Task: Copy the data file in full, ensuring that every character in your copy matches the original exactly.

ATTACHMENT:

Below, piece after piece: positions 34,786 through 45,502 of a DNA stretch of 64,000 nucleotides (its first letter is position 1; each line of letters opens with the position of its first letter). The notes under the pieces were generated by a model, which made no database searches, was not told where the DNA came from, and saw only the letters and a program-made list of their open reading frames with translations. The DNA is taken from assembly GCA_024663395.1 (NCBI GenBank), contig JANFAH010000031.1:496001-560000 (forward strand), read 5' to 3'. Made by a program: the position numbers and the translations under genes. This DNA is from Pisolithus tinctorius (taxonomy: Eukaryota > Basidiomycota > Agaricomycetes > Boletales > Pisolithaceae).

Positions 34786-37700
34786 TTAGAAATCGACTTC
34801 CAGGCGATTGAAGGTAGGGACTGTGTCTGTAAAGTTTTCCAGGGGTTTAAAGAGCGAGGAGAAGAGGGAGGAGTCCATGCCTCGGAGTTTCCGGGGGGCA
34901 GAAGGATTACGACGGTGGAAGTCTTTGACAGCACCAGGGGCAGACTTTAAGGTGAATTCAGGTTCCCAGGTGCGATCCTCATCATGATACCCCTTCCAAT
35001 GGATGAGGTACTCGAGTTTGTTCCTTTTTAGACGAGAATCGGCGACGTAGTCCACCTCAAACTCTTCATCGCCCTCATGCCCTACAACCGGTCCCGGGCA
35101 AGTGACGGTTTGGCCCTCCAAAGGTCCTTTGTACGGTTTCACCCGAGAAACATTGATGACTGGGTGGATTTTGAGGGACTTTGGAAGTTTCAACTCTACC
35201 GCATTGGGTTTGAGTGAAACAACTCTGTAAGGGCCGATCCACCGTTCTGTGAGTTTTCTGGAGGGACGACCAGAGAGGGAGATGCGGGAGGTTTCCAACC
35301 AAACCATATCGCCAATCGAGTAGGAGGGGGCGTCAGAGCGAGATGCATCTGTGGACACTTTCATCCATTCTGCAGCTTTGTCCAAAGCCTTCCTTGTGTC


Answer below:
Below, piece after piece: positions 34,786 through 45,502 of a DNA stretch of 64,000 nucleotides (its first letter is position 1; each line of letters opens with the position of its first letter). The notes under the pieces were generated by a model, which made no database searches, was not told where the DNA came from, and saw only the letters and a program-made list of their open reading frames with translations. The DNA is taken from assembly GCA_024663395.1 (NCBI GenBank), contig JANFAH010000031.1:496001-560000 (forward strand), read 5' to 3'. Made by a program: the position numbers and the translations under genes. This DNA is from Pisolithus tinctorius (taxonomy: Eukaryota > Basidiomycota > Agaricomycetes > Boletales > Pisolithaceae).

Positions 34786-37700
34786 TTAGAAATCGACTTC
34801 CAGGCGATTGAAGGTAGGGACTGTGTCTGTAAAGTTTTCCAGGGGTTTAAAGAGCGAGGAGAAGAGGGAGGAGTCCATGCCTCGGAGTTTCCGGGGGGCA
34901 GAAGGATTACGACGGTGGAAGTCTTTGACAGCACCAGGGGCAGACTTTAAGGTGAATTCAGGTTCCCAGGTGCGATCCTCATCATGATACCCCTTCCAAT
35001 GGATGAGGTACTCGAGTTTGTTCCTTTTTAGACGAGAATCGGCGACGTAGTCCACCTCAAACTCTTCATCGCCCTCATGCCCTACAACCGGTCCCGGGCA
35101 AGTGACGGTTTGGCCCTCCAAAGGTCCTTTGTACGGTTTCACCCGAGAAACATTGATGACTGGGTGGATTTTGAGGGACTTTGGAAGTTTCAACTCTACC
35201 GCATTGGGTTTGAGTGAAACAACTCTGTAAGGGCCGATCCACCGTTCTGTGAGTTTTCTGGAGGGACGACCAGAGAGGGAGATGCGGGAGGTTTCCAACC
35301 AAACCATATCGCCAATCGAGTAGGAGGGGGCGTCAGAGCGAGATGCATCTGTGGACACTTTCATCCATTCTGCAGCTTTGTCCAAAGCCTTCCTTGTGTC